Study: Radioactive Seeds Beat Out Other Prostate Cancer Treatments
Brachytherapy May Have Fewer Side Effects, Is Cheaper Than Surgery, External Radiation Therapy
Active Surveillance Also an Option
The researchers did not consider a fourth option: active surveillance. It involves close monitoring of the prostate tumor via tests, digital rectal exams, and intermittent biopsies with the intent of averting treatment unless the cancer progresses.
Active surveillance is a good option for men with smaller or slow-growing tumors or who have other medical conditions that might shorten their life span, Ciezki says. But many men who are good candidates don't choose it because of anxiety -- they feel they have to do something to treat a potentially growing cancer, he says.
Similarly, some men opt for surgery over other treatments because "they want the cancer out of their body," he says.
There are other considerations as well. Not every man is a good candidate for brachytherapy, for example: The cancer has to be confined to the prostate region and the man has to be able to undergo anesthesia, Ciezki says.
Andrew Lee, MD, MPH, a radiation oncologist at the University of Texas M.D. Anderson Cancer Center in Houston, says while the findings deserve more rigorous testing, they are in no way conclusive.
"The SEER-Medicare database offers very limited data, basing outcomes on procedural billing codes. We have no idea whether a patient had a side effect [that was treated with medication] or even whether the procedure is being done in the right setting," he tells WebMD.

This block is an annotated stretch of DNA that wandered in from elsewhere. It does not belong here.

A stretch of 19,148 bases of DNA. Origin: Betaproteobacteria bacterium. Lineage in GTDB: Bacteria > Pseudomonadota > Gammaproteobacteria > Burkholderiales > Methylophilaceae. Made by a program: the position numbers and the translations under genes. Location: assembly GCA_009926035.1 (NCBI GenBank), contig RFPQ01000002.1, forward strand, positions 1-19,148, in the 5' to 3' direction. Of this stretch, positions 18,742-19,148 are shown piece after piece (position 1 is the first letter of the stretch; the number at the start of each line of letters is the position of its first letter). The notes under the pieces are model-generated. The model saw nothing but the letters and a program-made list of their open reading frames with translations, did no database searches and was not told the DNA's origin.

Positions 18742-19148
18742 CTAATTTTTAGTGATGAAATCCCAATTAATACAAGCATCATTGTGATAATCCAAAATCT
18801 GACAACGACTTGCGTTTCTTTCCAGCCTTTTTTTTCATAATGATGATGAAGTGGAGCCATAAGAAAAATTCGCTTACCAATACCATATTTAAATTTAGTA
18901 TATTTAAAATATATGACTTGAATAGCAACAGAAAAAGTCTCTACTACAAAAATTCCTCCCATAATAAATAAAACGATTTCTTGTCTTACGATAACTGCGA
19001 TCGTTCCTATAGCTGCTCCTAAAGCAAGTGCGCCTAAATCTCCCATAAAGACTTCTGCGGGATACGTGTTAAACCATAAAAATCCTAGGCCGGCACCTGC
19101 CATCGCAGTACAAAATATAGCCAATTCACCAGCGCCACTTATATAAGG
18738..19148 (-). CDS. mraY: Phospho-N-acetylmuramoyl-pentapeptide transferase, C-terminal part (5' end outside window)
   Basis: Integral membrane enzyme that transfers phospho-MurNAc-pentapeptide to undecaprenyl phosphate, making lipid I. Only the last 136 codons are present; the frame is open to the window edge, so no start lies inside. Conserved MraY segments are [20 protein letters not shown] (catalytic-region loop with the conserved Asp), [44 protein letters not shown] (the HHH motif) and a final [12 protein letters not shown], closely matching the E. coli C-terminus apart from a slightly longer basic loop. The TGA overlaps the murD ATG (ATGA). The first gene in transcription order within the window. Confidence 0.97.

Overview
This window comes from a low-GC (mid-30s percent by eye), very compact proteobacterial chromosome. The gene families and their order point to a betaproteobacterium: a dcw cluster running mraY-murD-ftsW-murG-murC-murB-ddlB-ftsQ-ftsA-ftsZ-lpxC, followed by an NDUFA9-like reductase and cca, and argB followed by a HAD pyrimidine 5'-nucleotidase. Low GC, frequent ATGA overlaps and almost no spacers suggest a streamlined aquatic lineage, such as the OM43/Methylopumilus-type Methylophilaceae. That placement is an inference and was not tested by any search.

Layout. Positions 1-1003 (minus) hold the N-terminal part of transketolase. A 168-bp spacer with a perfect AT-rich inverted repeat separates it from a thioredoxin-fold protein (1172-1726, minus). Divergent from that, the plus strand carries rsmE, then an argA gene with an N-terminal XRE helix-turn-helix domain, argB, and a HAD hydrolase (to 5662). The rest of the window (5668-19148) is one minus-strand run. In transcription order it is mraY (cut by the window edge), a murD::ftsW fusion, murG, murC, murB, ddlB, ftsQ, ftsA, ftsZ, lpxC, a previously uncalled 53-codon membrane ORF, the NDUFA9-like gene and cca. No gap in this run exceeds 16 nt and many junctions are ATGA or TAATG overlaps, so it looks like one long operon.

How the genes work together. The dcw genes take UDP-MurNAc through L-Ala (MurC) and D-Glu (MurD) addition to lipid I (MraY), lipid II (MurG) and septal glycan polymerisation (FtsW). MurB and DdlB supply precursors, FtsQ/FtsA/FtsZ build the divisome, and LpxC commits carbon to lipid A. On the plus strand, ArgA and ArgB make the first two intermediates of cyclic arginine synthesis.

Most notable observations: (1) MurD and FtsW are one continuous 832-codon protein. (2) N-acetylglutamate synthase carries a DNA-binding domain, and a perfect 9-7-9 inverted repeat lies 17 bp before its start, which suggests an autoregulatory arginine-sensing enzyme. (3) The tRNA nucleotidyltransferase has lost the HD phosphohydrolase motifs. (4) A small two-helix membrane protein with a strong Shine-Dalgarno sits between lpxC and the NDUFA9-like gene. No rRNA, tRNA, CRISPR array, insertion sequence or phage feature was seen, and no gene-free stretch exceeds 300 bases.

Also, the study only looked at the records of patients treated through 2007. A more sophisticated technique of delivering radiation called intensity modulated radiation therapy has basically replaced conventional external radiation therapy over the past 10 years, Lee says.
A second study presented at the news briefing showed that men who get the newer radiation treatment are less likely to experience cancer recurrences or develop serious side effects than those who receive conventional radiation treatment.
Lee also says the side effect rates for all three procedures analyzed in the study are so low that the differences might not mean anything to a patient.
"All three procedures as well as active surveillance are appropriate in the right setting. Discuss the options with your doctor," Lee advises.
These findings were presented at a medical conference. They should be considered preliminary as they have not yet undergone the "peer review" process, in which outside experts scrutinize the data prior to publication in a medical journal.